Birdie Sanders

By: Naftali Wein

Democratic presidential candidate Bernie Sanders has promised to transition the United States to 100% renewable energy by 2030 if he is elected this November. On his website, Sanders writes that this will be achieved by transitioning to solar, wind, and geothermal energy sources. However numerous challenges stand between Sanders and his dream of endless fields of windmills. First, wind is an intermittent source and therefore not reliable for constant energy production. Second, wind power currently constitutes just 5% of the energy production of the United States, so scaling up in just 10 years would be a difficult feat.

But of all the issues, one of the most striking is that of the birds. According to the American Bird Conservancy (“ABC”), hundreds of thousands of birds and bats die every year from colliding with turbines. The ABC cites PLOS ONE, a scientific journal which estimates that 368,000 birds are killed each year from turbines producing wind power. Because wind power only constitutes 5% of the nation’s electric power, scaling up reliance on turbines would kill more birds and bats.

What is even more frightening is that when the turbines are placed in the path of migratory routes, the number of deaths can increase exponentially. According to the ABC, “more than 30,000 turbines overlap with federally protected bird habitat, including 24,000 in the migratory corridor of the whooping crane and 3,000 in breeding grounds of the endangered Greater Sage-Grouse”.  According to a report by the Washington Department of Fish and Wildlife, wind turbines threaten the Greater Sage-Grouse, a species of bird, with extinction.  This is because the turbines would prevent genetic interchange between populations and give the birds’ predators a place to roost.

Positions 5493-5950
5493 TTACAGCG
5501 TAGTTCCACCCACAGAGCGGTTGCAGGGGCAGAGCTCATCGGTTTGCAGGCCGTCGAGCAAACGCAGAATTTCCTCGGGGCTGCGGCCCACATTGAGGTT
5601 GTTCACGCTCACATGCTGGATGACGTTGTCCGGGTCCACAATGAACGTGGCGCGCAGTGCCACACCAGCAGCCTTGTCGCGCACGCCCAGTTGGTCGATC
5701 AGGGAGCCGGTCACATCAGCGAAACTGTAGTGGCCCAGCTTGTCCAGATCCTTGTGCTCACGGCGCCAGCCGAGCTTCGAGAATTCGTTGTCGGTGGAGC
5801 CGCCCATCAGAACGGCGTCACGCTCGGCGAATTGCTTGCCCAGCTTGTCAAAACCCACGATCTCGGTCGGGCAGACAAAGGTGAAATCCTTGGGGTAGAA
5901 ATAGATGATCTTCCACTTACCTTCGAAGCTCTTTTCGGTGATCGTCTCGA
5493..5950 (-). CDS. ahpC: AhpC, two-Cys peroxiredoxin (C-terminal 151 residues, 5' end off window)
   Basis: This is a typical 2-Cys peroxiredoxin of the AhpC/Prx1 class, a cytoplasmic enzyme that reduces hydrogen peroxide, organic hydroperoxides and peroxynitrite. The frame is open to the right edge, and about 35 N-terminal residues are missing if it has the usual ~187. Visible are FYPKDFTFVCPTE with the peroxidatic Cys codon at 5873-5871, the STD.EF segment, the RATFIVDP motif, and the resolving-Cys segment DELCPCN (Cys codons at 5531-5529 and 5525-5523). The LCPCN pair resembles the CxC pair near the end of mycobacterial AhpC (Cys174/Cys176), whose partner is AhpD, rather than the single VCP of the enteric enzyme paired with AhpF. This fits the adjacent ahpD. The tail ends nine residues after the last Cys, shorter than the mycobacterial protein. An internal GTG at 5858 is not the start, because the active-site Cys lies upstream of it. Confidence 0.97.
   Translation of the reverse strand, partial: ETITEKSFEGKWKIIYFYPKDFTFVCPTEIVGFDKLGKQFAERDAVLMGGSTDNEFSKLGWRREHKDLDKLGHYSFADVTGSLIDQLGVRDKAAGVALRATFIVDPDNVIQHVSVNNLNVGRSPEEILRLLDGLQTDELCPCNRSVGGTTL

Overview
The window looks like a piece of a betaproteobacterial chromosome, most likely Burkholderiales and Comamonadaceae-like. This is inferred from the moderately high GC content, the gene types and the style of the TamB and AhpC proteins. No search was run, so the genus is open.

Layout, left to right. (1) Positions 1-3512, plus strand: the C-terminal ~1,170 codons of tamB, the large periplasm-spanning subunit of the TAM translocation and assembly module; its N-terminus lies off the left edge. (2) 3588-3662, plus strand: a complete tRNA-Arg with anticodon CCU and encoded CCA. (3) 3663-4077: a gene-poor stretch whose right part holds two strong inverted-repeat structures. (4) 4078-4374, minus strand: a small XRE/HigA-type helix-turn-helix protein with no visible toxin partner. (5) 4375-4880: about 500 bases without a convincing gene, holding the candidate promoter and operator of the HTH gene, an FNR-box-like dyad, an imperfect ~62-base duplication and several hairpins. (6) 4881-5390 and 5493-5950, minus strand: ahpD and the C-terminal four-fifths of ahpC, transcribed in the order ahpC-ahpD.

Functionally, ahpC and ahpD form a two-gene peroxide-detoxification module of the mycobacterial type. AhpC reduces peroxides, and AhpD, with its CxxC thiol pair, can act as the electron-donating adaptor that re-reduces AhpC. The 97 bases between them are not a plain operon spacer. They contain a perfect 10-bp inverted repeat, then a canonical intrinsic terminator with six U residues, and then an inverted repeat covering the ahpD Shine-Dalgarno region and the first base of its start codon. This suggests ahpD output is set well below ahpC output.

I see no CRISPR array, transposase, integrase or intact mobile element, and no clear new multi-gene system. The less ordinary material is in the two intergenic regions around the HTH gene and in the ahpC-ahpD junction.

Before enacting the Green New Deal and threatening birds, politicians should consider whether the renewable energy is worth the cost.  For example, another well-intentioned environmental initiative was the hydroelectric dams. According to the ABC in the 1950s conservationists thought of them as a good choice for renewable energy. Now many of them are being removed, and they may even be contributing to climate change. Politicians should take heed – renewable energy can come at a cost – and we should be careful before we commit to paying it.

In 2016 a brave little bird landed on Senator Sander’s podium while he spoke to a packed crowd in Portland, Oregon and boldly stared the Senator down. After a moment the bird flew away and Sanders remarked that the bird was actually a dove asking for world peace.

Close Senator, but that might not be the peace the bird was asking for.